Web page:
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Several decades ago the future seemed grim for the wood duck. Once plentiful, this handsome pond bird became so rare that it seemed likely it would become extinct. By 1918 shooting it was outlawed in Canada and the U.S.
But strangely enough, the hunting gun was not the decimator of the wood duck. Rather, it was the victim of the logger's ax and the advance of civilization. Unlike other ducks the bird nests in the cavities of great old trees. As these disappeared the wood duck disappeared too—until sportsmen and conservationists began cooperating in a housing project unique in the history of wildlife restoration.
An unknown wildfowl biologist had made a significant discovery: wood ducks would nest in artificial homes placed in trees. Soon a few man-made duck dwellings were erected in several states as experimental projects. Like free-loading relations, the colorful ducks moved in, often in preference to natural den-sites in hollow trees. Eventually fish and game departments (such as Illinois, Ohio, Massachusetts, Iowa, Indiana) authorized statewide programs that scattered thousands of boxlike duck houses across the country.
The first models were made from bark-covered slabs. Plenty of woodies applied, but a bumper crop of predators were close behind, so production of ducklings wasn't too encouraging.
Coons and possums were easy to handle. Biologists merely cut a smaller entrance, one that was form-fitting for an average hen. Squirrels were a little more difficult. All sorts of flanges and deflectors nailed to the box failed to discourage them, so the houses were finally erected over water, preferably on a metal post or pipe.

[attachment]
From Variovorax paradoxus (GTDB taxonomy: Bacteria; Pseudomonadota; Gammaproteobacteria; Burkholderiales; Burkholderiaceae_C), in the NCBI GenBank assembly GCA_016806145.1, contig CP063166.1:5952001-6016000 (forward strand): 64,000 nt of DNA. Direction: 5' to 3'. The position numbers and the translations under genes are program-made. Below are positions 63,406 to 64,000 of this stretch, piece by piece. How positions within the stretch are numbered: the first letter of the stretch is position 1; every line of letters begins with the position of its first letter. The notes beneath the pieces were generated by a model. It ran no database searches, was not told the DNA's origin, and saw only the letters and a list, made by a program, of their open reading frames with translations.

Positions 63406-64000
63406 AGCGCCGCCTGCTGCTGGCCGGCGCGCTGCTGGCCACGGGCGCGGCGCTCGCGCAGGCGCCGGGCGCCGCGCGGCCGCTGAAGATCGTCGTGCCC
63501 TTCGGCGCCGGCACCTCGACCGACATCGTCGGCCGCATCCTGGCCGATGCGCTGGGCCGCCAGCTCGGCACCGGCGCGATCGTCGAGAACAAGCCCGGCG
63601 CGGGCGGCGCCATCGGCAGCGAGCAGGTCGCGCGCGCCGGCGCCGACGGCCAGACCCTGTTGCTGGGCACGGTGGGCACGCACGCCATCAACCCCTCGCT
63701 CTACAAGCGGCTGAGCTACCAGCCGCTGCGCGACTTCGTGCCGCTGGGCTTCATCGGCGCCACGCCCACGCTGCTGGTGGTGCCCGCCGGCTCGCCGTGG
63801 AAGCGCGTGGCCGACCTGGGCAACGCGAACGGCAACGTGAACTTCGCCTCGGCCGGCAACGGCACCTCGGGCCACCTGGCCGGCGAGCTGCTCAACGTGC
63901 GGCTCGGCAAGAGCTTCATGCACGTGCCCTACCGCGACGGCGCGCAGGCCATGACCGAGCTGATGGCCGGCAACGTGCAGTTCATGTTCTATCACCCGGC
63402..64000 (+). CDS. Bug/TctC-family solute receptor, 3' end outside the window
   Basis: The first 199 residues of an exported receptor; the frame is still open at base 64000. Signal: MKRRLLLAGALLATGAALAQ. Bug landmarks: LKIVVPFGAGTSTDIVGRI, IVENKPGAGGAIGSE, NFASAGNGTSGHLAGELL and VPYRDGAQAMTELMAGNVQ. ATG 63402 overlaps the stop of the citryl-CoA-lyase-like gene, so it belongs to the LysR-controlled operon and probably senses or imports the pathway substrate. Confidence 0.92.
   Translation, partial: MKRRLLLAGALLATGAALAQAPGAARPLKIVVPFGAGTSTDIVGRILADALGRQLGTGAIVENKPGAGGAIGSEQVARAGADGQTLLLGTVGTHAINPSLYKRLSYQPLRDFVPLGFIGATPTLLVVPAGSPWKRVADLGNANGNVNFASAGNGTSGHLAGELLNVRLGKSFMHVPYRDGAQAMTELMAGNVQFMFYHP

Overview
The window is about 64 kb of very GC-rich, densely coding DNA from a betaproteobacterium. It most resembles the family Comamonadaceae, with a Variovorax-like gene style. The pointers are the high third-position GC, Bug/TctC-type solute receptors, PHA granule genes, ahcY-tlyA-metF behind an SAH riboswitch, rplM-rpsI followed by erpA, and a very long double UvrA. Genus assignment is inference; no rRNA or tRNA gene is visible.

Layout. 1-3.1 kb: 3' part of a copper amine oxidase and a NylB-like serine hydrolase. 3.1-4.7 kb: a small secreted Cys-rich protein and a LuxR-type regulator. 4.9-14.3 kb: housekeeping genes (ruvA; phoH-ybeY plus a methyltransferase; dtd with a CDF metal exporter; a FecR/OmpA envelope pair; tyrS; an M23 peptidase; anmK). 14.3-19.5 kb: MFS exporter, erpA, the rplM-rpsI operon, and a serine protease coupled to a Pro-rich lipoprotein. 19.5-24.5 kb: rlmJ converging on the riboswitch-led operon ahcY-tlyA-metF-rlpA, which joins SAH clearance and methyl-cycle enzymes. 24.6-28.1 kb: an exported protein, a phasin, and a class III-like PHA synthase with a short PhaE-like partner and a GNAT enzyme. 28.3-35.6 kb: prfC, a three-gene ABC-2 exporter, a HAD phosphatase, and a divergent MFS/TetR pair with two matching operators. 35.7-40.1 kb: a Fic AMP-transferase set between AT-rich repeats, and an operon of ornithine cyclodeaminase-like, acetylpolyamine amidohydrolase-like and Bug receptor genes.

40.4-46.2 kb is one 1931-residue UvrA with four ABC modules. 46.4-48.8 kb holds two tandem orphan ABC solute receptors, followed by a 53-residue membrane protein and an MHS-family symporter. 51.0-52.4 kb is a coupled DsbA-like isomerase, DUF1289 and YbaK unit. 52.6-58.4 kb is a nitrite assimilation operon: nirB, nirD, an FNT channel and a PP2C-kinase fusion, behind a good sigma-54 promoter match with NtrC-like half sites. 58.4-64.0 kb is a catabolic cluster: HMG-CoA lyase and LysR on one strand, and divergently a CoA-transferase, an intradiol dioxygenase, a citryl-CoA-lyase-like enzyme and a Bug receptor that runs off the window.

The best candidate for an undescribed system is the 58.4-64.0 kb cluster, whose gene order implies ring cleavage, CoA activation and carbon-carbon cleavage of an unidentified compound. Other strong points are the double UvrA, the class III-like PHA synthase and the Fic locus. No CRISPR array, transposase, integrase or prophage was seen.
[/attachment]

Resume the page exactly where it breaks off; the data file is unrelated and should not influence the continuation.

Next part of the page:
Game technicians in Ohio experimented with multiple housing units and found them effective on headwater lakes and small ponds. But the latest in deluxe apartments is one recently developed in Illinois by biologists Louis Ellebrecht and Frank Bellrose. They added a wooden floor and a raccoon-proof entrance to a 24-inch section of 12-inch galvanized cold-air pipe. The roof is an inverted metal cone. Average cost: $50.
While conservation agencies worked to perfect the boxes, sportsmen across the country built the newest models and distributed them wholesale. A typical club in Ironton, Ohio purchased scrap lumber and nails. Students in high-school manual arts classes assembled them. Then, on off-season Sundays, work parties spotted them on lakes, ponds and streams.
Results have been amazing, for the return of wood ducks has been as steady as their decline once was. In 1941, 15 states enjoyed the first open season in 23 years. A year later it was extended to most other states.
In the past decade, woodies have become accustomed to civilization. Now they've contracted America's new mania for settlement living. Broods were raised for seven consecutive years in a box less than 50 feet from a farm in Indiana. Other females living beside farm ponds have been undismayed by fishermen around them.
Welcome back, woodies.